1790s
Kontekst: !-- Had all my actions, my dearest Fanny, been gazetted, not one fortnight would have passed during the whole war without a letter from me: one day or other I will have a long Gazette to myself; I feel that such an opportunity will be given me. --> I cannot, if I am in the field for glory, be kept out of sight. Probably my services may be forgotten by the great, by the time I get Home; but my mind will not forget, nor cease to feel, a degree of consolation and of applause superior to undeserved rewards. Wherever there is anything to be done, there Providence is sure to direct my steps. Credit must be given me in spite of envy. <!-- Even the French respect me: their Minister at Genoa, in answering a Note of mine, when returning some wearing apparel that had been taken, said, ‘Your Nation, Sir, and mine, are made to show examples of generosity, as well as of valour, to all the people of the earth.

„I had rather suffer death than alarm Mrs. Freemantle, by letting her see me in this state, when I can give her no tidings whatever of her husband.“

—  Horatio Nelson

After being wounded during the attack on Santa Cruz de Tenerife (24 July 1797), as quoted in The Dispatches and Letters of Vice Admiral Lord Viscount Nelson with Notes (1845) edited Nicholas Harris Nicolas, Vol. II : 1795-1797, p. 423
1790s

„The Neapolitan officers did not lose much honour, for God knows they had not much to lose - but they lost all they had.“

—  Horatio Nelson

After a French rout of the Neapolitan army (1798) [citation needed]
1790s

„The measure may be thought bold, but I am of the opinion the boldest are the safest.“

—  Horatio Nelson

Statement to Sir Hyde Parker urging vigorous action against the Russians and Danes (24 March 1801), quoted in "The Book of Military Quotations" by Peter G. Tsouras, p. 54
1800s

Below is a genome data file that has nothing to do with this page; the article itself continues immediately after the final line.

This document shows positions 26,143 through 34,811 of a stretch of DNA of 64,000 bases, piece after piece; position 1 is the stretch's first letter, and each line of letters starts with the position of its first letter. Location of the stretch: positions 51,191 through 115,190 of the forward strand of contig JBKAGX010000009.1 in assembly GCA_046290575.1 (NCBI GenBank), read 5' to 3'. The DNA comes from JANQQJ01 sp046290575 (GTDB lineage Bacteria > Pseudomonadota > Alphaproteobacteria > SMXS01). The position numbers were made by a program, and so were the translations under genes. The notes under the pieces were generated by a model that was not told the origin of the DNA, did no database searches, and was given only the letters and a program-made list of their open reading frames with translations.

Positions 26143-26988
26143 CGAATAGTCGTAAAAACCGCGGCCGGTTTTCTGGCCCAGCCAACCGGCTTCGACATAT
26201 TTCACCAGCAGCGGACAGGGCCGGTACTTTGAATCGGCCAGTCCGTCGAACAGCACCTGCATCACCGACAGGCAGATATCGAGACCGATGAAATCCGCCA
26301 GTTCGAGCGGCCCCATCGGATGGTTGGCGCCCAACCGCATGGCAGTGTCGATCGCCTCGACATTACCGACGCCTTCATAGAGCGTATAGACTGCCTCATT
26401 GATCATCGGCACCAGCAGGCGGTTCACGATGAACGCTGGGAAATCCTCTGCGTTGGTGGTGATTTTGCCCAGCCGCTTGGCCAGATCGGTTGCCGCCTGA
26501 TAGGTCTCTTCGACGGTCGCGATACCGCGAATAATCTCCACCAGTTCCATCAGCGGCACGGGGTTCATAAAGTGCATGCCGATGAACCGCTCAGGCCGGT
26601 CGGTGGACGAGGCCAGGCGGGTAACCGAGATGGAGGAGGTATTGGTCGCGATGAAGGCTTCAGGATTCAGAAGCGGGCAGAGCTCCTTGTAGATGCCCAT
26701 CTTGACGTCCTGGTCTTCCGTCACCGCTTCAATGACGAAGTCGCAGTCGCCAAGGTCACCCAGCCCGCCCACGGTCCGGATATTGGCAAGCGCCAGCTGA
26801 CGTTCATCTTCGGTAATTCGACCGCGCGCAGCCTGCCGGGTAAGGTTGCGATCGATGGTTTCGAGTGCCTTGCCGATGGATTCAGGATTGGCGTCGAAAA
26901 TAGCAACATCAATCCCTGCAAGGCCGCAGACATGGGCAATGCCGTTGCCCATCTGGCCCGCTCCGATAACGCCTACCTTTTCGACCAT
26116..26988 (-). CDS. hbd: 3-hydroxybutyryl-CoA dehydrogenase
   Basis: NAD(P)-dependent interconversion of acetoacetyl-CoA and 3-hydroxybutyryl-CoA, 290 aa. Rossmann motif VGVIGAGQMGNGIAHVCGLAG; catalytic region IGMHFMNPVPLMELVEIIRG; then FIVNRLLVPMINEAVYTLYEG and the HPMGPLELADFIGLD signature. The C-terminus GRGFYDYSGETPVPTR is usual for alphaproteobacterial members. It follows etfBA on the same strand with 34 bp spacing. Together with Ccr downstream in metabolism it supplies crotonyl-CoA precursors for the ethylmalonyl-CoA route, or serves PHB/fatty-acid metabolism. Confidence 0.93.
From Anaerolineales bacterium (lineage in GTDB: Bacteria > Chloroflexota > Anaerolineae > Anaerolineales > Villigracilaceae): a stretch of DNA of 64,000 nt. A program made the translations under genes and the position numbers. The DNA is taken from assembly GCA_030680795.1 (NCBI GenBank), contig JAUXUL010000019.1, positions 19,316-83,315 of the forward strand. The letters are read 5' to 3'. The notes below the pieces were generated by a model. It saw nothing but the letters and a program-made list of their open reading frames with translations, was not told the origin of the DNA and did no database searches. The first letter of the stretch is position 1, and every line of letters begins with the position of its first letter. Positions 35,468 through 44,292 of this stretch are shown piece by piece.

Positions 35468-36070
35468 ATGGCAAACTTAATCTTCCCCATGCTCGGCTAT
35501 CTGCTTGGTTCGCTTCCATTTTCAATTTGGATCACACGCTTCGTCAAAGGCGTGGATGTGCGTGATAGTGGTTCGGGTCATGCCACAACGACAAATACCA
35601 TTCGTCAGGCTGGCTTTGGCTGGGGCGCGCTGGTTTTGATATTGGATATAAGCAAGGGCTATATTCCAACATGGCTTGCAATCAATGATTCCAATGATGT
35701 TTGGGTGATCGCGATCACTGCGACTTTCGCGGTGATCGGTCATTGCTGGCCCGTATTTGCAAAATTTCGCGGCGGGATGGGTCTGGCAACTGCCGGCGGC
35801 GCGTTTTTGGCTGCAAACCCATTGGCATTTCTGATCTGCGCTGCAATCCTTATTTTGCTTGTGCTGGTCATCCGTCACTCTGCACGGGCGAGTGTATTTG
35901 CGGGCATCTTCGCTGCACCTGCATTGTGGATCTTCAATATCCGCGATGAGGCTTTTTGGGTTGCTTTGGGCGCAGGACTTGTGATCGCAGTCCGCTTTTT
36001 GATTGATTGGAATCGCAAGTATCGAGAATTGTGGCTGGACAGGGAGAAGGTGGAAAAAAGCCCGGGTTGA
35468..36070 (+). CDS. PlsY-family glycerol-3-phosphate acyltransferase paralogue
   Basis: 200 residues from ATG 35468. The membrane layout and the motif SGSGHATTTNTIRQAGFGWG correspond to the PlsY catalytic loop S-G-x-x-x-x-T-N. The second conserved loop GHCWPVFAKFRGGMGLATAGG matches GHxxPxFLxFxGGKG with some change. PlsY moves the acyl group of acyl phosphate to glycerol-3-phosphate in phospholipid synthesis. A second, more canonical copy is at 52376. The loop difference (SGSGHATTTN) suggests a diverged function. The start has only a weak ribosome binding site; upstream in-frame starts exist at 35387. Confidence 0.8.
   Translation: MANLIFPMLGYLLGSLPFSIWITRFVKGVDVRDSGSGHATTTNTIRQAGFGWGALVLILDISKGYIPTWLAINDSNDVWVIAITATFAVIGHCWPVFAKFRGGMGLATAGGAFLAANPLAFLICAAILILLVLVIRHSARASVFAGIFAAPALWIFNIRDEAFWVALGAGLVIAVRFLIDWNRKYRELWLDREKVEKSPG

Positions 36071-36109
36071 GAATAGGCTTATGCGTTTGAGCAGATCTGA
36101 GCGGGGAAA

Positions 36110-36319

„My greatest happiness is to serve my gracious King and Country and I am envious only of glory; for if it be a sin to covet glory I am the most offending soul alive.“

—  Horatio Nelson

Letter to his mistress, Lady Hamilton (1800) [citation needed]; derived from "But if it be a sin to covet honour, I am the most offending soul alive." by William Shakespeare, in Henry V
1800s

„Thank God, I have done my duty.“

—  Horatio Nelson

Statement among his final dying words. [citation needed]
The Battle of Trafalgar (1805)

„Drink, drink. Fan, fan. Rub, rub.“

—  Horatio Nelson

In his dying hours, Nelson was attended by his chaplain, Alexander Scott; his steward, Chevalier; and the purser, Walter Burke. Their accounts have been available to Nelson's modern biographers. This was a request to alleviate his symptoms of thirst, heat, and the pains of his wounds, as quoted in Horatio Nelson (1987) by Tom Pocock, p. 331
The Battle of Trafalgar (1805)

„England expects every Man will do his Duty.“

—  Horatio Nelson

Famous signal to the British fleet before the battle of Trafalgar, as quoted in Life of Nelson, Ch. 9; Initially dictated as: "England confides that every man shall do his duty." The signaller pointed out that "expects" was in the signals alphabet, but "confides" was not and so had to be spelt out, taking longer, and Nelson agreed to the change.
Variant:
England expects every officer and man to do his duty this day.
As reported in The London Times (26 December 1805)
The Battle of Trafalgar (1805)

„I am myself a Norfolk man.“

—  Horatio Nelson

On being welcomed on arrival in Great Yarmouth, in his home county [citation needed]
1790s